280 Do the 3803 SNPs spread out evenly across chromosomes? Are some areas more vs. less represented, for example due to repetitive sequence?

282-287 Are there particular traits exhibited by pikas that could explain these findings? (e.g. social structure, dependence on heat-intolerant food sources). I know that this isn't the point of the paper, but perhaps the authors could refer to a key paper(s) containing this information for readers that are interested.

299-310 This discussion begs the question of why a conservation geneticist would choose to do nextRAD if exon-capture can also be used with low amounts of starting material, eliminates the problem of non-target contamination, and doesn’t require a reference genome. I suspect the answer is time and cost, but it would strengthen the authors’ assertions about the utility of their approach to state this more overtly.

315 ‘such of parameters’ – eliminate ‘of’

Reviewer 2 ·

Basic reporting

No comments

Experimental design

Paragraph (Line 84-94)
The authors mention the use of AFLP’s in some of their previous studies and list their undesirable properties but there was no discussion about how much better the nextRAD technology performs compared with the old AFLP or microsatellite data. Is there comparable data generated with microsatellites or AFLP’s from the same localities?

Methods (Line 111-117)
Also, most validation studies for non-invasive samples use some kind of tissue or blood sample as a control to measure efficacy and reliability of the low quantity/quality DNA sample. Why was there not a control sample or samples with blood or tissue vs. hair comparison in this study?
This would also give the reader a sense of how much allelic drop-out and genotyping error there is with hair samples.

DNA isolation section (Line 119-123)
There were no specifications given as to any precautions taken to avoid contamination during lab procedures such as use of negative controls and any other precautions taken during DNA extraction of samples to avoid contamination?

Population genetics metrics (Lines 284-287)
How do the population genetics metrics compare to results of their previous Pika studies obtained usin AFLP's or microsatellites?

(Line 214-215) I was confused about this statement “Three samples had high bacterial contamination (Spermophilus; TL1A13b, PP3A02a, 215 PP1A24a) as evidenced by the number of matching sequence reads (15-22%)”.
Spermophilus is a ground squirrel not a Pika or bacteria?

Validity of the findings

The authors evaluated the feasibility of using nextRAD genotyping-by-sequencing of noninvasively collected hair samples to simultaneously identify and genotype SNPs in American pikas from two transect along an elevational gradient in the North Cascades National Park. They highlight a range of issues that must be considered when pairing genomic data collection with non-invasive hair sampling, and analytical approaches for maximizing cost-effectiveness and information content of recovered genomic data. The only concerns I had were that this paper really just addressed the problems associated with noninvasive hair sampling and the results are not really applicable to the other more commonly used method of scat (feces) for noninvasive studies. Therefore, I suggest that the authors make this clear in their title, their introduction and discussion and perhaps refer the reader to other approaches used for capturing and sequencing of endogeneous DNA from fecal samples. They do mention that “exon-capture, in particular, has been effectively applied to historical DNA collected from museum specimens (Bi et al.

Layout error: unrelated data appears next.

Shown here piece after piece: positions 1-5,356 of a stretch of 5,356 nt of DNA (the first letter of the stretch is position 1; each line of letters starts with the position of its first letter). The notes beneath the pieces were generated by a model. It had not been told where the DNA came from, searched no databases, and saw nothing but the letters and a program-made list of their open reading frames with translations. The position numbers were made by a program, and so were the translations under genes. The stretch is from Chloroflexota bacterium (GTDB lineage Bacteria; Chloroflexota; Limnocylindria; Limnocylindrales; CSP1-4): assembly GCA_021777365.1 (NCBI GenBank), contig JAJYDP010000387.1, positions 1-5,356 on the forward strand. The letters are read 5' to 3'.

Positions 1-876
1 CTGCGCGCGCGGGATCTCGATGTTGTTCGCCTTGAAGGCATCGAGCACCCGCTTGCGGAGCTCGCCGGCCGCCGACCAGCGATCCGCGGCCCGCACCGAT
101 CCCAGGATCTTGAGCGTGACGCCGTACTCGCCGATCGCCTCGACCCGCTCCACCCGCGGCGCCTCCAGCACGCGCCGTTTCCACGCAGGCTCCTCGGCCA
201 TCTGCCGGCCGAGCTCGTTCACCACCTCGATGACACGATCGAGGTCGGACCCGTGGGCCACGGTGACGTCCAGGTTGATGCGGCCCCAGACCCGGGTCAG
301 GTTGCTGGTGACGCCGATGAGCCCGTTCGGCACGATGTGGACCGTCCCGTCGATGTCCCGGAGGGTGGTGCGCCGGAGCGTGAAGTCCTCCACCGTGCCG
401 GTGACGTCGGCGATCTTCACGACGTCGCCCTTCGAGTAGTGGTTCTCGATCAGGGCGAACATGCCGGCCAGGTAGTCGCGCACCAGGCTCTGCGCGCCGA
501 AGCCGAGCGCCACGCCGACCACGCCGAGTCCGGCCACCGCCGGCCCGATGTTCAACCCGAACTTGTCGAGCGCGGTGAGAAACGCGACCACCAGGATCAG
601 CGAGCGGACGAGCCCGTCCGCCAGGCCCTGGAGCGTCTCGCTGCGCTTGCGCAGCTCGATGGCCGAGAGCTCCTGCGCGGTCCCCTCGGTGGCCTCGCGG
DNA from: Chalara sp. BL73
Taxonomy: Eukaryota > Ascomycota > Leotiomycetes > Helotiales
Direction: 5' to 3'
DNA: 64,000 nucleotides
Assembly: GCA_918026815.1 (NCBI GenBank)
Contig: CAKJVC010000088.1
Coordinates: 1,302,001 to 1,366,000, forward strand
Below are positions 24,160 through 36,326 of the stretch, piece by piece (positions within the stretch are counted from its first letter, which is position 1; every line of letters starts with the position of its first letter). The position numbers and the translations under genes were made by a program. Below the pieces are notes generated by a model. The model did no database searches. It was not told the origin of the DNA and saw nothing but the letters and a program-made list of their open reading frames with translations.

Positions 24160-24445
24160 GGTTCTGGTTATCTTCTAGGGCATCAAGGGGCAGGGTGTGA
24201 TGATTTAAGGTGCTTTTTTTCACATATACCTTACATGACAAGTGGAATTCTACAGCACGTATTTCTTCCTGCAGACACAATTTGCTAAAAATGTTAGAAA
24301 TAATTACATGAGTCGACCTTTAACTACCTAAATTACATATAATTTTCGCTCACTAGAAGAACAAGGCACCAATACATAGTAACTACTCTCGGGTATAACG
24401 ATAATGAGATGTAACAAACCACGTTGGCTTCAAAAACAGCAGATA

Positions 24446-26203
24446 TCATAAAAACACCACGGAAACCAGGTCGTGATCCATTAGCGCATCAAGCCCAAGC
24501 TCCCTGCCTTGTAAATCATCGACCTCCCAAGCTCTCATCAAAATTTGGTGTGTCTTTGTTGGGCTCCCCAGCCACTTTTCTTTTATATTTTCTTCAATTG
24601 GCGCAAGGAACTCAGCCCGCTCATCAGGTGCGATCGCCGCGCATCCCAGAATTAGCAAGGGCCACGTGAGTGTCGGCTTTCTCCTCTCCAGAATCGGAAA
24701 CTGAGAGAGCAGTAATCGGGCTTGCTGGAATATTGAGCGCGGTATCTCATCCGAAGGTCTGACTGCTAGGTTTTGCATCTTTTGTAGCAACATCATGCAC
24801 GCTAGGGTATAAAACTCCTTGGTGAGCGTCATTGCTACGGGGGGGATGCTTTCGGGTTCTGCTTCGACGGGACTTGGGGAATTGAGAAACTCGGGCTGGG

2013), which typically yield DNA of lower quantity and quality similar to non-invasively collected starting materials” but I think that they need to clarify that this capture approaches are necessary for fecal samples:
Perry, G. H., Marioni, J. C., Melsted, P., & Gilad, Y. (2010). Genomic-scale capture and sequencing of endogenous DNA from feces. Molecular Ecology, 19(24), 5332–5344. doi:10.1111/j.1365-294X.2010.04888.x

Also, I think this argument can be substantiated by referencing the below paper that actually does an exhaustive survey of different types of methods and more recent than the Waits & Paetkau 2005 that they cite:
Beja-Pereira, A., R. Oliveira, P.C. Alves, M.K. Schwartz, and G. Luikart. 2009. Advancing ecological understandings through technological transformations in noninvasive genetics. Molecular Ecology Resources 9:1279–1301.

Comments for the author

Other topics that were not discussed:

In their outlier detection analysis they identified 37 loci along the TL transect and 18 loci along the PP transect and none of which were shared. Why don’t they share outlier loci? This should be briefly clarified in the discussion.

The proportion of polymorphic loci varied across the sampling sites, with the lower elevation sites (PP1, PP2, TL1) exhibiting substantially lower numbers than found at the mid- and high-elevation sites for both transects. Any speculation as to why the lower elevation sites are more inbred? What do the results obtained in previous Pika studies with microsats or AFLP’s reveal in terms of genetic diversity in lower vs higher elevation?
Also, what differences do they find in terms of fine-scale structure resolution with SNP’s vs. AFLP’s or microsats?